Wednesday, October 20, 2010

Extending Bush Tax Cuts Won't Rescue Economy

Unless Congress acts immediately on its return from the election recess, the average American family is in for a whopping rise in taxes.

Incumbent U.S. Representative Chet Edwards has gone on record saying that he favors an immediate extension of the tax rate decreases instituted in 2001 and 2003 under the Bush Administration.

Extension of the Bush tax cuts won't save the American economy, according to David Stockman, former budget director under President Ronald Reagan.

His prediction, made day before yesterday in an interview he gave Fox News, is that the congressional picture will darken, a term of partisan impasse will result in which neither side is able to take positive direction, and the nation will be forced to issue as much as $100 billion per month in bonds to keep pace with the national debt, the spending deficit, and inflation.

A coalition of Republican congressmen have a different plan, one that would involve automatic extension of the tax cuts instituted in 2001 and 2003 under the Bush Administration.

Such pundits as William Ahern of the Tax Foundation predict that under the Obama Administration, the only tax that will revert to what it was before 2001 is the top income tax rate.

The top tax rate will revert from 35% to 39%.

For the family of four bringing in a combined income of $75,000, the expiration of all Bush-era tax cuts will amount to a tax increase of $2,143 next year, according to the Tax Foundation's 2011 Income Tax Calculator.

If allowed to expire, the taxes that will immediately come to the attention of families are:

The two marriage penalty elimination provisions will expire, making the standard deduction for married couple to fall, no longer double that which is given single filers, a ceiling of 15%, double that of the rate allowed sigles;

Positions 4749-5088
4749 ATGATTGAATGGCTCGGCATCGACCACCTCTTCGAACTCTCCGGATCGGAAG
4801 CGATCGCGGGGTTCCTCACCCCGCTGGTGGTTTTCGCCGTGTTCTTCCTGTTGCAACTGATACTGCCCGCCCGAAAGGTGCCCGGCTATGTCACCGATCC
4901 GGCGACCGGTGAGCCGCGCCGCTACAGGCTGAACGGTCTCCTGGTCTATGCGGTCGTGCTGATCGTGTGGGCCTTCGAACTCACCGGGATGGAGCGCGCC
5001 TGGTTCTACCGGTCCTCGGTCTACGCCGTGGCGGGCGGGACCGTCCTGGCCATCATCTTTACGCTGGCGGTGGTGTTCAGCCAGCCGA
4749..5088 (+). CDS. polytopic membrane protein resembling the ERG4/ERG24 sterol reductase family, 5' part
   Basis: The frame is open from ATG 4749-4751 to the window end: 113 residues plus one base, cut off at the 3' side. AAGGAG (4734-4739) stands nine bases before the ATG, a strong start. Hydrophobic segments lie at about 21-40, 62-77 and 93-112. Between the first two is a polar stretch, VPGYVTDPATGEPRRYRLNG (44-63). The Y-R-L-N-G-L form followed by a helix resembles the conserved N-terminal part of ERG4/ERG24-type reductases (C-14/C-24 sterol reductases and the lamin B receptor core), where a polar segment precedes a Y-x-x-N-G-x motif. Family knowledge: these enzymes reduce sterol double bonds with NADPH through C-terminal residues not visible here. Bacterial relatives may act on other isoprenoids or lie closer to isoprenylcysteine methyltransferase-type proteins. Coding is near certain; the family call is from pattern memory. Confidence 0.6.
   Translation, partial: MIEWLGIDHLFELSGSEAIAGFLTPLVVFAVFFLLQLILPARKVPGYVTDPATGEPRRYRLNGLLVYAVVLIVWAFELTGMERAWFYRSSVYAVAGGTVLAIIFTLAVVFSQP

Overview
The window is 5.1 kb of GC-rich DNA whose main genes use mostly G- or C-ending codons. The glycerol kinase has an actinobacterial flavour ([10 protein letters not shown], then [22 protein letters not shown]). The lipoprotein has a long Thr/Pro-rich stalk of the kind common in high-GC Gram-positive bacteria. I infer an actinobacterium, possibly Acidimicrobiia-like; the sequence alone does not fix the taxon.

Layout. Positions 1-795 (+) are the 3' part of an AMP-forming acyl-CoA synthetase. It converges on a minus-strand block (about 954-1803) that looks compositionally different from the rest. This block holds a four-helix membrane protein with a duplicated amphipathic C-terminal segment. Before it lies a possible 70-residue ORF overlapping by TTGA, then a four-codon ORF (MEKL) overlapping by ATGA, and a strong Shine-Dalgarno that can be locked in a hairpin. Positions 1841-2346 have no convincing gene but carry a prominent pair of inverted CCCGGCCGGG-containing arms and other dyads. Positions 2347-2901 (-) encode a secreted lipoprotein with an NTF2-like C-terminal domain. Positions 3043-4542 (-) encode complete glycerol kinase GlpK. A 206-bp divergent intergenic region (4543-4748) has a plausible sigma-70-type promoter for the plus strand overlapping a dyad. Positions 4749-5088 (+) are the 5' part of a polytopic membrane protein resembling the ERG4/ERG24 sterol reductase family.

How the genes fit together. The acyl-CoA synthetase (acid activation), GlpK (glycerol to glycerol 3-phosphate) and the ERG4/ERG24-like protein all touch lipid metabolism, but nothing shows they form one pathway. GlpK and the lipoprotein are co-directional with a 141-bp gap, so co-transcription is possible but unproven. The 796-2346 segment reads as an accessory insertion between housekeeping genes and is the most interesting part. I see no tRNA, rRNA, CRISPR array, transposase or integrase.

The 10% tax bracket will expire, reverting to 15%
The child tax credit will fal from $1,000 to $500
The tax rate on long-term capital gains earned by middle and upper-income people would rise from 15% to 20%
The tax rate on qualified dividends earned by middle and upper-income peole would rise from 15% to ordinary wage tax rates
* The 28% rate would rise to 31%
* The 33% rate would rise to 35%
* The 35% rate would rise to 39.%
* The pep and Pease provision would be restored with an exemption level of $1 million and rates that top out at 55%
Estate tax law will revert to 2009 instead of 2001 with an exemption of $3.5 million and a top rate of 45%
* Rate on long-term capital gains will revert to 2001 law with a rate of 20% but only for couples with over $250,000 in adjusted gross income and a $200,000 threshold for singles
* Dividends will be taxedd just like long-term capital gains
* The PEP and Pease provision will be restored, rescinding from high-income people the value of some exemptions and deductions, but the income threshold where they start to pay more will shift up to $250,000 in taxable income couples and $250,000 for singles

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